It’s likely that your homepage or the main page of your blog is going to become one of the strongest places on your site (in terms of how many links it has) so if you aren’t using that link juice to rank for something, you’re missing a big opportunity. Unless you have a mega-name like “ProBlogger” which people search for (anyway) without even knowing the brand, it’s good to pick something that is relevant to your small business blog topic.
For example, when I owned PluginID it was obviously very easy for me to rank the homepage in search engines for the brand name. Inevitably this also become one of the strongest pages on my site, so I used the ‘link weight’ it had and optimized for the phrase ‘personal development’ which is what my site covered. I managed to rank 10th in Google within a few months, despite the competitiveness of the phrase, and brought in a new audience that I wouldn’t have otherwise reached.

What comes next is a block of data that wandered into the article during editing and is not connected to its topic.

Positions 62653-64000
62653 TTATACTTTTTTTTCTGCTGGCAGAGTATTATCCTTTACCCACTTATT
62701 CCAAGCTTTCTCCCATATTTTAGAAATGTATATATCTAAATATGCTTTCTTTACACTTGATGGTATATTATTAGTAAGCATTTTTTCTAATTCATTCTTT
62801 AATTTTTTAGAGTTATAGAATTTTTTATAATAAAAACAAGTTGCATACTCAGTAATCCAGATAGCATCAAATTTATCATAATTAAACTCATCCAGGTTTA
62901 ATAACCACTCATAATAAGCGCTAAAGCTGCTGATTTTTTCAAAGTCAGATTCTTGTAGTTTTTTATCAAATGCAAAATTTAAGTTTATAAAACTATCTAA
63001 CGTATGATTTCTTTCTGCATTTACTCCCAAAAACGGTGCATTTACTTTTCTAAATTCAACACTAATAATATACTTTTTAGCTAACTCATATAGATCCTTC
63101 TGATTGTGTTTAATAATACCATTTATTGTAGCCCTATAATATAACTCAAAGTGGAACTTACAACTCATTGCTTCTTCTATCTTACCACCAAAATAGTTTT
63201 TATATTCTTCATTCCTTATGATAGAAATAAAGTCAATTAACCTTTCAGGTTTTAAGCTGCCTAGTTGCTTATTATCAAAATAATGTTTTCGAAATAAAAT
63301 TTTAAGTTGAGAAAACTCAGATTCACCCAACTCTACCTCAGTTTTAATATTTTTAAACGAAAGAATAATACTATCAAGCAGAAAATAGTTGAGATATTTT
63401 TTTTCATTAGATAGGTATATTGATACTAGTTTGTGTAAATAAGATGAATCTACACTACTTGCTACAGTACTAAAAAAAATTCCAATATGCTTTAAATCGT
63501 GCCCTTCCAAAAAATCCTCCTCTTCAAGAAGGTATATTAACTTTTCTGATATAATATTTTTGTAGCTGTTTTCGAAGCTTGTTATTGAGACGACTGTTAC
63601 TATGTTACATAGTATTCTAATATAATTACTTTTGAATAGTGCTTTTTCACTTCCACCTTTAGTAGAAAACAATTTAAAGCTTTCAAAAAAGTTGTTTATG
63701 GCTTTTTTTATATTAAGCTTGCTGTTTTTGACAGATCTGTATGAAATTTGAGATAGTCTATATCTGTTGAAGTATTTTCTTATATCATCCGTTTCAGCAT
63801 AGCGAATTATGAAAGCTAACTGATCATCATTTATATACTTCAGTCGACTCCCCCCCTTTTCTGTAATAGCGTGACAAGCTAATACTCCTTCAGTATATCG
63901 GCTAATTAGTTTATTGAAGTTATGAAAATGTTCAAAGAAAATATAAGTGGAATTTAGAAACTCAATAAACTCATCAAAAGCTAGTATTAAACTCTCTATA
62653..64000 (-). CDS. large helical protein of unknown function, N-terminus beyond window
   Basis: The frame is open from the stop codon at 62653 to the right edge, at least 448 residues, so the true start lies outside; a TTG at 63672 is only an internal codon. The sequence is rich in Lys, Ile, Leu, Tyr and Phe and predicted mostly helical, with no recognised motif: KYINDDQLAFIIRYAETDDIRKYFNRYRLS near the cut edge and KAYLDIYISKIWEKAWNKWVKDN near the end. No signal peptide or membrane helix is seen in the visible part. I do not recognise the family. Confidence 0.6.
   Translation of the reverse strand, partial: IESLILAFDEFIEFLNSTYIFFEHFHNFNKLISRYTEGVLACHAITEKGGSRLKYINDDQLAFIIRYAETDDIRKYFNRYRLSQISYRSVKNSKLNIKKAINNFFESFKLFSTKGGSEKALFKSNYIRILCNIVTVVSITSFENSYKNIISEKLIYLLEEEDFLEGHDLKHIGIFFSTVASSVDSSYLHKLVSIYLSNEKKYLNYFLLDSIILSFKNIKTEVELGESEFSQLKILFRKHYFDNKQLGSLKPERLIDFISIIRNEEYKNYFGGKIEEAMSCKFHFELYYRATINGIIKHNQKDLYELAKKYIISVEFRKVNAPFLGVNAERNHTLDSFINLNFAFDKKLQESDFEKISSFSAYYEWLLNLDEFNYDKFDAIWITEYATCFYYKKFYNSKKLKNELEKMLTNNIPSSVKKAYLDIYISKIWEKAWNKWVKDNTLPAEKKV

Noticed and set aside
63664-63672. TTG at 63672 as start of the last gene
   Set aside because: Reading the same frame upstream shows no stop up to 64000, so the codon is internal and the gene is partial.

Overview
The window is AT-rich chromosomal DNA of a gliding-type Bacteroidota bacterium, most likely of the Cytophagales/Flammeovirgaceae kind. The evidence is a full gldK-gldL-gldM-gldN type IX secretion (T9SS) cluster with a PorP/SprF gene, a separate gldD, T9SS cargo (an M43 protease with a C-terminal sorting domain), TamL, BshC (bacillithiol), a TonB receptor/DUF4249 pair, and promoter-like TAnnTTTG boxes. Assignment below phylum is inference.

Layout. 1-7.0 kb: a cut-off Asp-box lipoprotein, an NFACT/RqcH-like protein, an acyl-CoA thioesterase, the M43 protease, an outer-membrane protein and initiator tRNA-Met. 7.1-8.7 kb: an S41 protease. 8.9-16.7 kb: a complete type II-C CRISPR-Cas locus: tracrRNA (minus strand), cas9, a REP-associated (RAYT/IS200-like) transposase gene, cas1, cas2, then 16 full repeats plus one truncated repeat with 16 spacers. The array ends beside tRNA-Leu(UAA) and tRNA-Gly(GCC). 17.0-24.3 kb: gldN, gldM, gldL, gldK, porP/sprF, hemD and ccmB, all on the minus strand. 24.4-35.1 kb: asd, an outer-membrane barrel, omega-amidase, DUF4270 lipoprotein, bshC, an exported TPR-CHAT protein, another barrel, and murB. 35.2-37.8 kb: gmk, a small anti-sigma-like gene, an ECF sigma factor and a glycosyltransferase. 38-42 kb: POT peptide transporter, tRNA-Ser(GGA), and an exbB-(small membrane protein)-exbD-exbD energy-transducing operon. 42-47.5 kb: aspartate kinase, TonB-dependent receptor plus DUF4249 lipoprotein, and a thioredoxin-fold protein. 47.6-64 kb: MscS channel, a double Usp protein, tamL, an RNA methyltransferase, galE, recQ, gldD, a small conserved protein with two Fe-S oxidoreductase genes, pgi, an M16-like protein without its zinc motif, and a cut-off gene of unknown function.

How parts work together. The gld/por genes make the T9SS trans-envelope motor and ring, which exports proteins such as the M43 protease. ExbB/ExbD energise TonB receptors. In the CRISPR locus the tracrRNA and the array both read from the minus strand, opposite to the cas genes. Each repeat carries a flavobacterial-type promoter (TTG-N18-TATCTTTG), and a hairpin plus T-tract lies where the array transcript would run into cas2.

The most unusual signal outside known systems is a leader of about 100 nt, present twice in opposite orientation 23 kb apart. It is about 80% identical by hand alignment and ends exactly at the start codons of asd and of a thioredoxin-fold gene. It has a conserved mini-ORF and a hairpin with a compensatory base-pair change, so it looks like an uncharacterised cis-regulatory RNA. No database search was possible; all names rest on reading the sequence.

- Write the Best Content You Can
With my internet marketing blog ViperChill, I haven’t actually worked that hard to build links to the site. Yet, Yahoo tells me that I have over 16,000 backlinks and the search engine traffic to the site is increasing drastically each month. The reason I’m getting a lot of links and more search engine visitors is because I’m writing helpful content that people want to share with their audiences and talk about.
Small business owners should know that I’m not some lucky exception and that they can do exactly the same thing for their small business blog. If they focus on writing genuinely valuable content, that’s an excellent strategy to increase the inbound links to their site.
- Set-up Google Webmaster Tools